Following one's nose


Walking from the front gate of the rectory round the side path, to what we call the ‘garden door’, which is at the back of the hall and opens onto the patio, one can go on a sense of smell at the moment.  It starts with the old-fashioned sweet peas near the front door, then passes the rose “Celestial’ that is in full bloom at the moment; at the gable end of the house are the modern varieties of sweet pea - also very scented - and then turning the next corner, just at head height and with its growth through a yew tree, there is the wonderful scent of honeysuckle.  Brushing sage and rosemary, lavender and thyme one arrives at the door.  The temptation is to retrace one’s steps and take it all in again.  

Gardening can be so frustrating and, at times, even time-wasting, but the compensations make every moment worthwhile.  This damp year has brought us fine roses, raspberries and weeds.  The snails have had a great time, but so many things that love water are looking lush and green, when they might be brown and dried up.  Our grandchildren have been picking raspberries and strawberries straight from the stems and though buried in weed there are fine white currants coming on.  Even the tiny alpine strawberries are in sufficient quantity to allow little fingers to find them among the leaves.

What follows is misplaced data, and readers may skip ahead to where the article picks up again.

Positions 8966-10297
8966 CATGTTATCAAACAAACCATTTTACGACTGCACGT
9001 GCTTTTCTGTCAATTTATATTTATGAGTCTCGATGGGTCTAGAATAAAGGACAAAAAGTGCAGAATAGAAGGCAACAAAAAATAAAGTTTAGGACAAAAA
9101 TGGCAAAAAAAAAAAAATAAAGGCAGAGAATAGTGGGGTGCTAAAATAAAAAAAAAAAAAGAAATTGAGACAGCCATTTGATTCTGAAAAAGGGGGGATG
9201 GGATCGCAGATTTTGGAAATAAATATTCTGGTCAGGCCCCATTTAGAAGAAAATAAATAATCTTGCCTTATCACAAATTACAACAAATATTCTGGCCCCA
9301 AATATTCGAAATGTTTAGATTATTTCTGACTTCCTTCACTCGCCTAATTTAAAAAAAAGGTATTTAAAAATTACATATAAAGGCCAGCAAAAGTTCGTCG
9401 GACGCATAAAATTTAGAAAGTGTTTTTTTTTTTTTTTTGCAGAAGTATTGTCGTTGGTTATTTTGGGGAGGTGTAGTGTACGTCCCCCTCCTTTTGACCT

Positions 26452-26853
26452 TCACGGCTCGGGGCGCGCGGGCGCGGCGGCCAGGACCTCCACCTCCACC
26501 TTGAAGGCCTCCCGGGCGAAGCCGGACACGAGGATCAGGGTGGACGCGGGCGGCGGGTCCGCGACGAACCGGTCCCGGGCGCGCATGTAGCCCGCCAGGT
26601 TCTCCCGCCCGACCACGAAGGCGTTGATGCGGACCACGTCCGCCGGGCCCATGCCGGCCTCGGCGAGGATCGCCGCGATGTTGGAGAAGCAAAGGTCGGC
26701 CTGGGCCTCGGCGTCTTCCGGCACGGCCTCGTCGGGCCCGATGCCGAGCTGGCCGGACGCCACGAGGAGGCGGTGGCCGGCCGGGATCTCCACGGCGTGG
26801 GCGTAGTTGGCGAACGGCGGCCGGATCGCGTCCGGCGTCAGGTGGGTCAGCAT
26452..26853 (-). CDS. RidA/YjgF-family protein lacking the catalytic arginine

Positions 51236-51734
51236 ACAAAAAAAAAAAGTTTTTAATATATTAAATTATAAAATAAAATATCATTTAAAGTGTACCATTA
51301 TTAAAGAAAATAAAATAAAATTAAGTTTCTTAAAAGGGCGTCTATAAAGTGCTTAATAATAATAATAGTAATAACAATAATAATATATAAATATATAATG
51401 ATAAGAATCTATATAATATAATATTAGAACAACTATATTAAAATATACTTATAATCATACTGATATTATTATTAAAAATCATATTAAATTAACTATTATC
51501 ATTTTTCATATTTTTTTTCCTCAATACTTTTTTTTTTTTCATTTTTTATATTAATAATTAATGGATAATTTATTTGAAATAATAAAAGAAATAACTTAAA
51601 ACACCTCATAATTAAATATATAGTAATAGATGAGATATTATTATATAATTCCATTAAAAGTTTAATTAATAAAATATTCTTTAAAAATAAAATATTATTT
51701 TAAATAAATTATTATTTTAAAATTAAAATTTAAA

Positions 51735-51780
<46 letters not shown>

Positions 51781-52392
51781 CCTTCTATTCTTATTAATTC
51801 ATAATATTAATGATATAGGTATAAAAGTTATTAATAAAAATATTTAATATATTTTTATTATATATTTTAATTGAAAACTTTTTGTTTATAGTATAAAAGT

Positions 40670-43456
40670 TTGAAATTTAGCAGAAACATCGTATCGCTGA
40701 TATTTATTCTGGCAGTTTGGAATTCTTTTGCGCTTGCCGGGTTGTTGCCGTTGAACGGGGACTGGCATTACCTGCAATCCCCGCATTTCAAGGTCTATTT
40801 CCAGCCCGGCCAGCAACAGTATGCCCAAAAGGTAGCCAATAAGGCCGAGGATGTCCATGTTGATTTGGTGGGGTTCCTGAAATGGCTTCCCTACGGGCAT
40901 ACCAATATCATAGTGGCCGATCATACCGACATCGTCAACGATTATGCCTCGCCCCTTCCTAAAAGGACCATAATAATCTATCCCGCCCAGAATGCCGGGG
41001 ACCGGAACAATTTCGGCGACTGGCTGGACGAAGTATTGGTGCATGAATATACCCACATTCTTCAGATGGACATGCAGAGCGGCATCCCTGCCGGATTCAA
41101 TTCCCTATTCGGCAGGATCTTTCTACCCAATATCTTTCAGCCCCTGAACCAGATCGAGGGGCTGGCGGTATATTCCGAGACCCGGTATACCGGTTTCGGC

I scattered mixed flower seeds in the bed below the hollyhocks (which are also doing well) and I am eagerly waiting to see what will come up.  Nasturtiums and poppies look to be the major constituents, but peeping up here and there are plants that I don’t recognise and will flower in due course.  When I speak of ‘cutting the grass’ it is mostly taking the heads off daisies and clover, but the smell of those cuttings going into the compost bin helps it out a bit, as does the covering of the fruit and vegetable waste that so encourages the mass of tiny flies - that then get into the kitchen and upset the cook!

So, July enters its second week with Wimbledon nearly over, the Euro final about to happen, out of lockdown, for better or for worse is on the horizon and holidays are the topic of conversation.  Where will we be in the autumn?  Who knows?  We seem to be able to react just to the current situation - and hope and pray for what the future holds in store.

John Mann